- Compensation for Nursing Home Workers Infected by COVID - October 26, 2020
- Phase 3 of Provider Relief Funding Announced - October 19, 2020
- Issues Related to Disabled People with COVID in Group Settings - October 12, 2020
What is the Novel Coronavirus COVID-19
The novel coronavirus is a respiratory illness that is highly contagious. Most often, it is spread when people are closer together than six feet, through respiratory droplets from coughs and sneezes. COVID-19 can also be spread by surfaces: a person touches a surface then touches their mouth, nose, or eyes.
Why are Disabled People More Likely to Develop COVID-19?
Disabled people are in close contact with healthcare workers and support providers, who are more likely to be exposed to COVID-19. When disabled people are in institutions such as nursing care, they are even more closely exposed because of the factors discussed here.
Even people with developmental disabilities are at greater risk. “Developmental disabilities” is an umbrella term that includes intellectual disabilities and conditions such as cerebral palsy, autism and other neurological conditions. People with developmental disabilities in the U.S. die from COVID at a rate 2.5 times higher than the general population. They are more likely to live in group homes or other institutional settings. 13-20% of people with developmental disabilities live in group settings. About 13% to 20% of people with developmental disabilities live in group settings. They are also more likely to have comorbid illnesses like respiratory diseases. Depending on underlying health conditions, people with disability may be at greater risk of developing more severe cases of COVID-19 if they become infected. This may be because of COVID-19 exacerbating existing health conditions, particularly those related to respiratory function, immune system function, heart disease or diabetes. In fact, in general, adults with disabilities are three times more likely than adults without disabilities to have heart disease, stroke, diabetes, or cancer than adults without disabilities. People with learning disabilities are disproportionately likely to be obese, have diabetes, or have kidney disease, so younger women often get sicker from COVID-19.
Disabled People are at greater risk because their carers might not be able to join them in office visits, leaving them having trouble communicating their symptoms and other important information their doctors need. Disabled people are also losing out during this time because of changes to therapies like occupational, speech therapy, and may see regression because of their inability to be consistent with their work.
Yet the attitude of governments and individuals regarding disabled and elderly people around the world has been fairly callous, reflecting a sense that disabled people are lesser or somehow disposable. In the U.S., disabled people hear statements like, “it is what it is,” “ONLY disabled and elderly people will die.” In the U.K., one advisor said, “Herd immunity, protect the economy, and if that means some pensioners die, too bad.” 2/3 of COVID deaths in the UK have been disabled people. Studies have consistently shown that doctors fail to appreciate and value the lives of disabled people, and minimize their experience.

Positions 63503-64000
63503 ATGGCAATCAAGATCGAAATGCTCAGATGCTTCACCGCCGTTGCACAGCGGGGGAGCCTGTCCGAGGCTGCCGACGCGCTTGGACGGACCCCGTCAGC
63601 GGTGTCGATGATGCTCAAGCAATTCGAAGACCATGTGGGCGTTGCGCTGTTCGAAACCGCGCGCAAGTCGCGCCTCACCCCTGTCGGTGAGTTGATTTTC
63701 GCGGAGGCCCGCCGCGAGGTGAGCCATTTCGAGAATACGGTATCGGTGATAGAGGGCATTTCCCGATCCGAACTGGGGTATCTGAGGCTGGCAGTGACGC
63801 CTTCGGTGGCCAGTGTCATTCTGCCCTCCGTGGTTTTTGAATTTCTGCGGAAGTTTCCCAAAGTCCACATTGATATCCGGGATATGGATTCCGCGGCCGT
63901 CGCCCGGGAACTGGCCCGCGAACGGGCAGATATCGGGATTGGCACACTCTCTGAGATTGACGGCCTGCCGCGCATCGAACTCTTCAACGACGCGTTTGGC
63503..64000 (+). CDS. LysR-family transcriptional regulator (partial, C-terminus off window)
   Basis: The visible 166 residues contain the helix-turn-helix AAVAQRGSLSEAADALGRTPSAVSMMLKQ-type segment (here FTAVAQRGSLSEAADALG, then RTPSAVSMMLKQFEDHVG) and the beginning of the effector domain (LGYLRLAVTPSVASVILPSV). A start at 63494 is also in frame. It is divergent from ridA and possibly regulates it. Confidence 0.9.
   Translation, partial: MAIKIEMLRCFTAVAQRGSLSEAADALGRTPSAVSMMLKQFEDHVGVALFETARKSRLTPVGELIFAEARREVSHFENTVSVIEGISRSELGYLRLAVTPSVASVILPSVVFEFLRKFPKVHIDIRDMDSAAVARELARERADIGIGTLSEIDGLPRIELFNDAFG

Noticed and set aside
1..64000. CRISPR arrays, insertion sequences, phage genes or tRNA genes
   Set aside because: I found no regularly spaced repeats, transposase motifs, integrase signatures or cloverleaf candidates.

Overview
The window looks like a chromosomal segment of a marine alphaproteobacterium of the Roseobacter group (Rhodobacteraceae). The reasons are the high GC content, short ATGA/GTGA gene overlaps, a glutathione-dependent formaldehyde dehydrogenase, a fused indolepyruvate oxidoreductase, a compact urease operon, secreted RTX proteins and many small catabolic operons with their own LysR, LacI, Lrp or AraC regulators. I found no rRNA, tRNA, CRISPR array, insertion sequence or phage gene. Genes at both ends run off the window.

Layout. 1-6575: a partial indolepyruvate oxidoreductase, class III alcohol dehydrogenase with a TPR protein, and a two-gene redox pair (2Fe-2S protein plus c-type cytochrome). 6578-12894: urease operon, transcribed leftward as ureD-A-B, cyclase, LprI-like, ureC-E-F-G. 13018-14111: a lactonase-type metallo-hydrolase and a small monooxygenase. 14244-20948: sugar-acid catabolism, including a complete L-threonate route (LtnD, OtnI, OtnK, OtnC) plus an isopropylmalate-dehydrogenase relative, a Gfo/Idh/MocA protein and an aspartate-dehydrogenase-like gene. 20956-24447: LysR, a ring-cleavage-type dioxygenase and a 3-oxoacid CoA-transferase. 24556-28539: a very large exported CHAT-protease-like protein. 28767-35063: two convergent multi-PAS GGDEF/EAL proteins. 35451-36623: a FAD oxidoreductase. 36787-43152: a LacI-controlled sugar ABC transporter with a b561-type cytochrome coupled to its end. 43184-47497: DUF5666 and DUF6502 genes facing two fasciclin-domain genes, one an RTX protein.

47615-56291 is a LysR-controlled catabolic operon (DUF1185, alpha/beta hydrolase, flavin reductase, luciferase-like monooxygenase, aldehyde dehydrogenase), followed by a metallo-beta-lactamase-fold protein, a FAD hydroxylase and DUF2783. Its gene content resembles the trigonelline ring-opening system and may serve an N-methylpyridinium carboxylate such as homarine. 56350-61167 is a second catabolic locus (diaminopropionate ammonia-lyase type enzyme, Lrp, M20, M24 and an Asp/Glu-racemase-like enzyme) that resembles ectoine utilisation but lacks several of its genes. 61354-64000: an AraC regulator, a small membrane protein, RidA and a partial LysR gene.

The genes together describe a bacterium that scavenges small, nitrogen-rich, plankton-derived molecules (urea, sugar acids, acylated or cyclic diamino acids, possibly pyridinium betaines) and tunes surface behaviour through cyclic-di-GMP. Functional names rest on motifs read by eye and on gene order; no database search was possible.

What are Some of the Laws Governing the Rights of Disabled People?
There are three primary pieces of the law that should be considered:
1. The Affordable Care Act prohibits discrimination in health care by entities receiving federal financial assistance or administered by the U.S. Department of Health and Human Services (HHS) on the basis of race, color, national origin, sex, disability, and age.
2. The ADA also prohibits discrimination on the basis of disability in public services, programs and activities including health care services offered by public hospitals, and by private physician’s offices and private hospitals. The ADA covers physical access, communication, and reasonable accommodation of individual needs. These laws also require that health care decisions be made based on an individualized, evidence-based assessment of the patient, rather than stereotypes or assumptions based on disability, age, or both.
3. The Rehabilitation Act prohibits discrimination in federally administered programs.
On March 28, 2020, HHS, Office of Civil Rights (OCR), issued a bulletin on the application of Section 1557 of the ACA and Section 504 of the Rehabilitation Act to decisions concerning whether an individual is a candidate for health care treatment during the COVID-19 pandemic based on disability or age. The bulletin reaffirms that “[t]hese laws, like other civil rights statutes OCR enforces, remain in effect.” It also provides:
“[P]ersons with disabilities should not be denied medical care on the basis of stereotypes, assessments of quality of life, or judgments about a person’s relative “worth” based on the presence or absence of disabilities or age. Decisions by covered entities concerning whether an individual is a candidate for treatment should be based on an individualized assessment of the patient based on the best available objective medical evidence.”
Disability advocacy organizations have been active in many states where policies discriminated against disabled people, giving lower treatment priorities to persons based on disability without any medical evidence that these stereotypes made sense. They have filed complaints with HHS Office of Civil Rights challenging policies in Washington, Alabama, Kansas, Tennessee, Pennsylvania, Utah, New York, Oklahoma, North Carolina and Oregon.
How Nursing and Group Homes Can Help Disabled People Avoid the Coronavirus
People with disabilities in nursing homes are at greater risk because of their inability to socially distance. Other factors, delineated by organizations like the WHO, place disabled people at greater risk but can possibly be addressed by nursing homes, who can support their patients during this difficult time. Nursing homes can consider the hurdles disabled people faced even before the pandemic to plan for treating disabled people with equity during COVID-19.